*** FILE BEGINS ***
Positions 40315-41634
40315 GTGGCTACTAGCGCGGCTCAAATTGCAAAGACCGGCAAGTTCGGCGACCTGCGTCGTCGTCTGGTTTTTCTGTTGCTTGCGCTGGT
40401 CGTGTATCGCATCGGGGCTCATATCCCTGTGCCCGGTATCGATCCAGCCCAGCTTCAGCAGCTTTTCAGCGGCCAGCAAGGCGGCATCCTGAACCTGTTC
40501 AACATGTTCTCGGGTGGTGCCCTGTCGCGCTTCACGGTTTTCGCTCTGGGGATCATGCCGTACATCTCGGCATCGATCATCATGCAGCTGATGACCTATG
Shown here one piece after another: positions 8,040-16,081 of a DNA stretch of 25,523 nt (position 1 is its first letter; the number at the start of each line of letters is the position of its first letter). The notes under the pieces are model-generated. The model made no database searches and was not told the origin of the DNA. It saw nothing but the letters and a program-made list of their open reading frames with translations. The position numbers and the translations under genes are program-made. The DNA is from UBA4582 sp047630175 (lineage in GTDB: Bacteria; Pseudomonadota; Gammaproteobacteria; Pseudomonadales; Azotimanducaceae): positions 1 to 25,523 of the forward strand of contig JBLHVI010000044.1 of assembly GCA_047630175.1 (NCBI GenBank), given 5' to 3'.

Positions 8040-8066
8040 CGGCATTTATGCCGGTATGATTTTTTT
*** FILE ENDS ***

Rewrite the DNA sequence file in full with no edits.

Positions 40315-41634
40315 GTGGCTACTAGCGCGGCTCAAATTGCAAAGACCGGCAAGTTCGGCGACCTGCGTCGTCGTCTGGTTTTTCTGTTGCTTGCGCTGGT
40401 CGTGTATCGCATCGGGGCTCATATCCCTGTGCCCGGTATCGATCCAGCCCAGCTTCAGCAGCTTTTCAGCGGCCAGCAAGGCGGCATCCTGAACCTGTTC
40501 AACATGTTCTCGGGTGGTGCCCTGTCGCGCTTCACGGTTTTCGCTCTGGGGATCATGCCGTACATCTCGGCATCGATCATCATGCAGCTGATGACCTATG
Shown here one piece after another: positions 8,040-16,081 of a DNA stretch of 25,523 nt (position 1 is its first letter; the number at the start of each line of letters is the position of its first letter). The notes under the pieces are model-generated. The model made no database searches and was not told the origin of the DNA. It saw nothing but the letters and a program-made list of their open reading frames with translations. The position numbers and the translations under genes are program-made. The DNA is from UBA4582 sp047630175 (lineage in GTDB: Bacteria; Pseudomonadota; Gammaproteobacteria; Pseudomonadales; Azotimanducaceae): positions 1 to 25,523 of the forward strand of contig JBLHVI010000044.1 of assembly GCA_047630175.1 (NCBI GenBank), given 5' to 3'.

Positions 8040-8066
8040 CGGCATTTATGCCGGTATGATTTTTTT